Compassion Vs. Sympathy in Leadership

Last week I wrote about compassionate leadership. I want to give more definition to this concept by specifying what I mean by compassion. I do not mean “abject kindness” (McClimans, 2019, p. 87) – a term used by one of the brilliant teachers I interviewed in my dissertation study. When I speak about compassionate leadership, I am talking about expressing genuine appreciation and understanding coming from empathy. It doesn’t mean that the leader isn’t tough or can’t demand high standards. A compassionate leader is capable of fully acknowledging people’s circumstances and perspectives while also maintaining his or her authority. Compassion is often conflated with sympathy and there is an important distinction between the two concepts.

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The distinction between compassion and sympathy is that compassion allows one to trust a person’s inner strength to overcome difficulty while sympathy implies a need for comfort and/or assistance due to a loss or hardship. One can compassionately allow someone to struggle, to refrain from helping out of respect for their own ability to overcome. One can compassionately listen without offering solutions or giving advice. Indeed one can compassionately listen as someone tells them of a difficult experience without offering one’s “sympathies.”

It can be difficult to discern between compassion and sympathy, and when one is more appropriate than another. It very much depends on the circumstances. It’s not always appropriate to remain detached. Sympathy for someone else’s crisis may indeed light a heroic fire in one’s heart and inspire an act of bravery. If someone is really struggling to swim, for example, the impulse to jump in and save them is quite appropriate. If the savior knows what he or she is doing, the act might lead to a heroic outcome. But one must be ready for the task to be heroic. The drowning person is likely to take them down with him/her if the savior isn’t equally competent.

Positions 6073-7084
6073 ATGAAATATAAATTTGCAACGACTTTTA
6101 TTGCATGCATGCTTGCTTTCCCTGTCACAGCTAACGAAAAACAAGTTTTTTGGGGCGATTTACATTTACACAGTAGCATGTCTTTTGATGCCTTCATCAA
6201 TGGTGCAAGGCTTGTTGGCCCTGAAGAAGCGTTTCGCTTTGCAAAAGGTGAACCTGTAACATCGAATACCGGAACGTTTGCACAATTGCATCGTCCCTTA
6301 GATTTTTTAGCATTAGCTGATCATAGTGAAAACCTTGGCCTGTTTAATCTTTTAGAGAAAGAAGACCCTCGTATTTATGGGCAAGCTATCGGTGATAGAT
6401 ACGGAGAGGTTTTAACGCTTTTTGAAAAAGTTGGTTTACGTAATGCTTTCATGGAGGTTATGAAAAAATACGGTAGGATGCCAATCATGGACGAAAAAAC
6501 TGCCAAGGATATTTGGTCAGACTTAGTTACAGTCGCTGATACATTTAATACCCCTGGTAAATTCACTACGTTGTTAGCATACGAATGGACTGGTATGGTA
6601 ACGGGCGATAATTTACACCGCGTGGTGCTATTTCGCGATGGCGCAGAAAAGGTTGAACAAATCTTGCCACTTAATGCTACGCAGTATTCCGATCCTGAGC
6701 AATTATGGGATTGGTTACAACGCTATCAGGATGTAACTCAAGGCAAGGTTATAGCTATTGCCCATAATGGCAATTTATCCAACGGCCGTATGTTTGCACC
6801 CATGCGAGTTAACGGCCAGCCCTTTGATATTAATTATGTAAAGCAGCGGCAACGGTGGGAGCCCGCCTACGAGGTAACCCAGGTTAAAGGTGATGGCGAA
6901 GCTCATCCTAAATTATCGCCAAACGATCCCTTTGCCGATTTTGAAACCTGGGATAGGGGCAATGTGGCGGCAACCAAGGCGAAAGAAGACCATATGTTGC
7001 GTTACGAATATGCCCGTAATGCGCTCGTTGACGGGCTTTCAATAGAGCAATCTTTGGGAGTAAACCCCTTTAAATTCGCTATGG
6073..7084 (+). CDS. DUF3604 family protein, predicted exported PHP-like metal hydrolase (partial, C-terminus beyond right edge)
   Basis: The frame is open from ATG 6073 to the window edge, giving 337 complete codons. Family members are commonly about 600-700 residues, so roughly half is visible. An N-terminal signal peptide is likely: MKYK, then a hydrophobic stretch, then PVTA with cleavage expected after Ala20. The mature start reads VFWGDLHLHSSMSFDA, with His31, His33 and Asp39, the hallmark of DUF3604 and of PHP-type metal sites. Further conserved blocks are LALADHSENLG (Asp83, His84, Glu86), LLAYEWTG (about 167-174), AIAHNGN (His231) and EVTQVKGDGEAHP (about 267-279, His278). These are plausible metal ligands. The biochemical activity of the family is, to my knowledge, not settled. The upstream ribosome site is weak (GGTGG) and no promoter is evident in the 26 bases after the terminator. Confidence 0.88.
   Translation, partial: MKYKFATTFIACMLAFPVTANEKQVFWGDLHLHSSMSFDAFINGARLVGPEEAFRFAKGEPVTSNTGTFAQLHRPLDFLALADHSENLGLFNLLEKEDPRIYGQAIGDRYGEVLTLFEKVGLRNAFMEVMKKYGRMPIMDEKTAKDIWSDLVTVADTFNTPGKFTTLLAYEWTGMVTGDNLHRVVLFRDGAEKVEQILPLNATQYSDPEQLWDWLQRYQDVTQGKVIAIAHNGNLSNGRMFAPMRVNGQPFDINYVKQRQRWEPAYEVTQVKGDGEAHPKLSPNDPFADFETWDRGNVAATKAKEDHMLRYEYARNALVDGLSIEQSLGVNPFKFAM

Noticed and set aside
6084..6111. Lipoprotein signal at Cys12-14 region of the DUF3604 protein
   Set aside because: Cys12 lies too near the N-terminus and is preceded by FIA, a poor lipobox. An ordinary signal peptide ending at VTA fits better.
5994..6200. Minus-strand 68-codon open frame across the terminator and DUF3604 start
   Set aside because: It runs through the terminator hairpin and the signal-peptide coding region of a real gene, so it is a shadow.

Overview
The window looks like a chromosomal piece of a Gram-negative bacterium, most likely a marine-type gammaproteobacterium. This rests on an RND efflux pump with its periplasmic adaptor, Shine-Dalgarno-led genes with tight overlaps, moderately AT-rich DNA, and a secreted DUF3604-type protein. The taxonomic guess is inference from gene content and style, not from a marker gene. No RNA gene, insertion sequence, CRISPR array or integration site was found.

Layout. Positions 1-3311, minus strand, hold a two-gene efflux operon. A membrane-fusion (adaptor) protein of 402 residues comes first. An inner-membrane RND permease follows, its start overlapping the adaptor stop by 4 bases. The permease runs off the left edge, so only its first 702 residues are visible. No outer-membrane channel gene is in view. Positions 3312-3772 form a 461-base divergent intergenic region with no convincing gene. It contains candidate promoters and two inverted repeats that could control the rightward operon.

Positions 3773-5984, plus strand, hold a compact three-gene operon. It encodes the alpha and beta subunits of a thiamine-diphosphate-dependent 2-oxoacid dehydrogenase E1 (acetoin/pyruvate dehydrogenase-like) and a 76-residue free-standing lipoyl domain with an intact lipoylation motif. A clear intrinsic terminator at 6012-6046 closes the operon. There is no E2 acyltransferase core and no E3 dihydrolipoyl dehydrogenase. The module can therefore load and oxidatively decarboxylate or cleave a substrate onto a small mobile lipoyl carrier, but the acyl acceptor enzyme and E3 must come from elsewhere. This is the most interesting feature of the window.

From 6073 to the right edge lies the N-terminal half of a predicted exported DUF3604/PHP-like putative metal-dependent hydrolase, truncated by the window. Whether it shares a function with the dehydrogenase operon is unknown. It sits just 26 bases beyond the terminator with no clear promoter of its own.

Offering sympathy, help, or comfort, can each be appropriate responses but there lies a danger of taking on a parental role. Taking this stance inappropriately and too often with the same person may create a pattern of emotional, financial, or physical dependency, and lead to an inappropriate sense of responsibility. This sort of responsibility ought to be reserved for the parent/child relationship. Even in that context, it’s important for parents to allow their children to experience sufficient levels of struggle and autonomy for proper development.

Compassionate leaders, therefore, reserve sympathy for rare occasions of loss, such as a death in the family or another type of deep and sudden loss. Compassionate leaders fully understand the consequences a sympathetic action may bring while also genuinely expressing sympathy when they so choose. They also understand that responding with empathy doesn’t require sympathy. It requires an orientation of understanding and expressing acknowledgment. This orientation and form of expression are key to giving quality feedback, communicating effectively, and delivering constructive criticism. All of the aforementioned can be done directly, uncompromisingly, and with compassion.

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